10

Take the case of Brewer v. Williams. In his concurrence, Justice Marshall writes,

I concur wholeheartedly in my Brother STEWART's opinion for the Court

I recall seeing this in other concurrences, though not come to mind immediately. I also assume that, for female justices, "Sister" is used.

When did this odd tradition come about?

9

The author Bob Woodward wrote a book about the Supreme Court called "The Brethren" exactly because of this.

The point was to set a civil tone on the court. When the first female Supreme Court justice O'Connor joined the court in 1981 the use decreased and I don't believe that a female justice has ever been referred to as sister.

I do not know when this tradition started.

References:

  • I seem to remember that in a small number of instances, members of the House of Lords appellate committee (which was the equivalent of the UK supreme court until 2009) did informally refer to other members as "brothers". I shall try to track this down, but it may be a misremembering on my part. The correct address would be "My Noble Lord" of course, which would not translate well to the USSC. – Calchas Jun 19 '15 at 12:22
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    I'll wait a bit longer to see if anything else comes in, but I think I'll accept this answer. Excellent research. – HDE 226868 Jun 19 '15 at 16:50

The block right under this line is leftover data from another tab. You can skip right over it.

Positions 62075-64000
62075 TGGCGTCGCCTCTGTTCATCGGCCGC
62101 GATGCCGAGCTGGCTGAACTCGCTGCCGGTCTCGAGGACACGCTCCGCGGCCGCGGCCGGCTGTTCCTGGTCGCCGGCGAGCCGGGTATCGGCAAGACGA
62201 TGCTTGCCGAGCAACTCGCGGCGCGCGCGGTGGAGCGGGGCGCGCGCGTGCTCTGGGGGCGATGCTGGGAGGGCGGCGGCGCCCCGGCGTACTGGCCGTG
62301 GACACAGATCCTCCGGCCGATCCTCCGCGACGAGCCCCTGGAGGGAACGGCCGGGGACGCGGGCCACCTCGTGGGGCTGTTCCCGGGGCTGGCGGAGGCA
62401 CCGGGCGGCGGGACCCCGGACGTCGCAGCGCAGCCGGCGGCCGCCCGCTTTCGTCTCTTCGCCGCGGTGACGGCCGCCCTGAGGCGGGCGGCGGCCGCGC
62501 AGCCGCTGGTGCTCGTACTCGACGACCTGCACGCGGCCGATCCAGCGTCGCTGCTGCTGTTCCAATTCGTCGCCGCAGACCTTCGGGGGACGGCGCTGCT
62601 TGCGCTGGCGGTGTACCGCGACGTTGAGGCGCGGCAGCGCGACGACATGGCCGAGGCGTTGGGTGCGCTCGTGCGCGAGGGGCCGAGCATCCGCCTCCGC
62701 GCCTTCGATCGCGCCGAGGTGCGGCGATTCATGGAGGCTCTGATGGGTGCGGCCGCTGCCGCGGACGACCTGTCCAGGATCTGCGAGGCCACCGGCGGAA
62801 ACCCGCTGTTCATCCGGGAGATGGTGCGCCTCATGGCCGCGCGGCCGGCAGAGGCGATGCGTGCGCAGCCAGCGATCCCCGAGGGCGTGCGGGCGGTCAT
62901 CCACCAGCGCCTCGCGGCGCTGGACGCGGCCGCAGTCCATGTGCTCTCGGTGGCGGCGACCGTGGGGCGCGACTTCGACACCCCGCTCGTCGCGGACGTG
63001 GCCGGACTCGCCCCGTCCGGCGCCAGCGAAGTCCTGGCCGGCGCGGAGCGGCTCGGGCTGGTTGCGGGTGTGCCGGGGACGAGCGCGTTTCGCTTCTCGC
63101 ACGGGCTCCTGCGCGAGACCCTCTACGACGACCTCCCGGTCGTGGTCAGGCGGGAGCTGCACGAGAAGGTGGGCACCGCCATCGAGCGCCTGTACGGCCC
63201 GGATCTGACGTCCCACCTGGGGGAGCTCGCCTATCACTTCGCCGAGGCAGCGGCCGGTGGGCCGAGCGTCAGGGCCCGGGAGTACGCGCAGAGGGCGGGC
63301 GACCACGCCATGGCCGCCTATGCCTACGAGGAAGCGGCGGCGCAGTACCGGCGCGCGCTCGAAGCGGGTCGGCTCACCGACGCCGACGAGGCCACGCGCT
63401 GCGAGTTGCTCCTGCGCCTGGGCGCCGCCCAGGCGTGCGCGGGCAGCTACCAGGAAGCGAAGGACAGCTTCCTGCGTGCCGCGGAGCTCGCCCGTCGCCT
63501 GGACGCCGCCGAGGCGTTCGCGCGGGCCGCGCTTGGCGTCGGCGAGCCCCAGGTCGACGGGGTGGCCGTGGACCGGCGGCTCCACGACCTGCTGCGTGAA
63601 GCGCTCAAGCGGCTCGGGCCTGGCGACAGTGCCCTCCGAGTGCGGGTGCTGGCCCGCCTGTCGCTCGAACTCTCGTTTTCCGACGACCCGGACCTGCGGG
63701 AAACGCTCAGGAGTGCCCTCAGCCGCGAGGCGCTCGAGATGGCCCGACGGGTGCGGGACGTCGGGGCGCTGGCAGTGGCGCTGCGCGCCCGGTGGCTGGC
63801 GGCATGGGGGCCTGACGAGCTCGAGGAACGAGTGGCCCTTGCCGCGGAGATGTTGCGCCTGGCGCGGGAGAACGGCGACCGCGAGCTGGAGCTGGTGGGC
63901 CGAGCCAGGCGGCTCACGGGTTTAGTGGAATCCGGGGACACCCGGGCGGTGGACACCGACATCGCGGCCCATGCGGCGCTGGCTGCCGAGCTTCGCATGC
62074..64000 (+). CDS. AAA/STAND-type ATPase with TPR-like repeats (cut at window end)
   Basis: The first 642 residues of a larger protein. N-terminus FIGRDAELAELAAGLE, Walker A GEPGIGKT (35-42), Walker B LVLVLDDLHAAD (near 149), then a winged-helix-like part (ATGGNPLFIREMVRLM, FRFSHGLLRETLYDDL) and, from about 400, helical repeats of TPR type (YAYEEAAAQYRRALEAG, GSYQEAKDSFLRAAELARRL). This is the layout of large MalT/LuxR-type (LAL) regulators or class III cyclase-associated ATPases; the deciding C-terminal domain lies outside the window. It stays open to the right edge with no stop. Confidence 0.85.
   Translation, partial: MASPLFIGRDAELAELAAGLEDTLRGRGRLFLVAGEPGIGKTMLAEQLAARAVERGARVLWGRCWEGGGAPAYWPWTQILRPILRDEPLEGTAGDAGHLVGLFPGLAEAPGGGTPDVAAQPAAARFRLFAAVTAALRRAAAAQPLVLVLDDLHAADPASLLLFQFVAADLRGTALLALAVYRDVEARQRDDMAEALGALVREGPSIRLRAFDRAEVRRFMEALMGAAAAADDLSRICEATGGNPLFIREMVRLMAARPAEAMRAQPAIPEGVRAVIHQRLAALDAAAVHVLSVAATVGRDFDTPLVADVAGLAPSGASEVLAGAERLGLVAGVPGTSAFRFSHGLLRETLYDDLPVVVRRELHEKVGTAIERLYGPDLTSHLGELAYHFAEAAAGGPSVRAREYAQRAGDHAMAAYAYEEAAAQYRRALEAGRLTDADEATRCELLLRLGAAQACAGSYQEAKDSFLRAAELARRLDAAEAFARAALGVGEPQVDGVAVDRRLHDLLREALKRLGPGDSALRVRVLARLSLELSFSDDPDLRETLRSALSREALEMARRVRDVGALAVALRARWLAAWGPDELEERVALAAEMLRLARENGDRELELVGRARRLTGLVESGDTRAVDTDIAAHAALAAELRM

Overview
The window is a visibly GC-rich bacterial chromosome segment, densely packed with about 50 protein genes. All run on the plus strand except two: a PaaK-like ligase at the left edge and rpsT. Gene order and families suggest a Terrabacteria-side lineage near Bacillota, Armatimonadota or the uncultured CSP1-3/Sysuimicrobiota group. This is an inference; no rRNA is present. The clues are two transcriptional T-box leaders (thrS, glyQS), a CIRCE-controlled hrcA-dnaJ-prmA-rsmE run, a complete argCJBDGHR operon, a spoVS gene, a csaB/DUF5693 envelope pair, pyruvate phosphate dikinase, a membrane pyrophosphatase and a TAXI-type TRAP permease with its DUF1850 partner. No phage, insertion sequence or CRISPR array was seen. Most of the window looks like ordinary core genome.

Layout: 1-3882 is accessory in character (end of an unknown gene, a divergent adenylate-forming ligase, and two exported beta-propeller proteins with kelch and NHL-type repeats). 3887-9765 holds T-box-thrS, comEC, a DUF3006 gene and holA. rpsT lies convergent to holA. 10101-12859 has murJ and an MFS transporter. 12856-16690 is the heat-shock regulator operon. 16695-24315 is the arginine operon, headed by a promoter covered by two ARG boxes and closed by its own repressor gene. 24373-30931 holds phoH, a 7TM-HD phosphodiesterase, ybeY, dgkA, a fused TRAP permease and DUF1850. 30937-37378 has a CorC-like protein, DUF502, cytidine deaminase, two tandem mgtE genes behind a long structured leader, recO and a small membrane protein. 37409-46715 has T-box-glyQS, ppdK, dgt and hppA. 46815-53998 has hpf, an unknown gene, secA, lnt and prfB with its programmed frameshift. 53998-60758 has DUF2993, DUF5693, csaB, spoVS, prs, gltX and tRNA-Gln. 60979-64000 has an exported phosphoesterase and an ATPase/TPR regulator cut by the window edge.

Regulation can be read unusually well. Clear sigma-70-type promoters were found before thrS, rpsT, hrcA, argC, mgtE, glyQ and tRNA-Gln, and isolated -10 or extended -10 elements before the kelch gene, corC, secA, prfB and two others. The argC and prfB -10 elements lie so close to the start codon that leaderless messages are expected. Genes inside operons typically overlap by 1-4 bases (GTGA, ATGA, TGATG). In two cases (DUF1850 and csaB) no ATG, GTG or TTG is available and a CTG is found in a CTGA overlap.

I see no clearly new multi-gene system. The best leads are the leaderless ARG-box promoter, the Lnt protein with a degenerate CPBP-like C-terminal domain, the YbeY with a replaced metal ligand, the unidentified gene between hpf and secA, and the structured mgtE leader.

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    On the offchance any non-native speakers read this... "Brethren" is (in current usage) almost solely used in religious contexts. No one says "these are my brethren" to refer to siblings. And even in religious contexts, "brothers" is generally fine. So, for all intents and purposes, the plural of "brother" is "brothers". – Parthian Shot Jun 19 '15 at 23:47
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    @ParthianShot brothers would imply being related by blood, brethren only by organization - the latter seems to fit much better. – Chieron Jul 19 '16 at 9:02
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    @Chieron Counterpoint: Soldiers who served together are generally referred to as "brothers in arms", despite a lack of familial relation. – Parthian Shot Jul 20 '16 at 17:48

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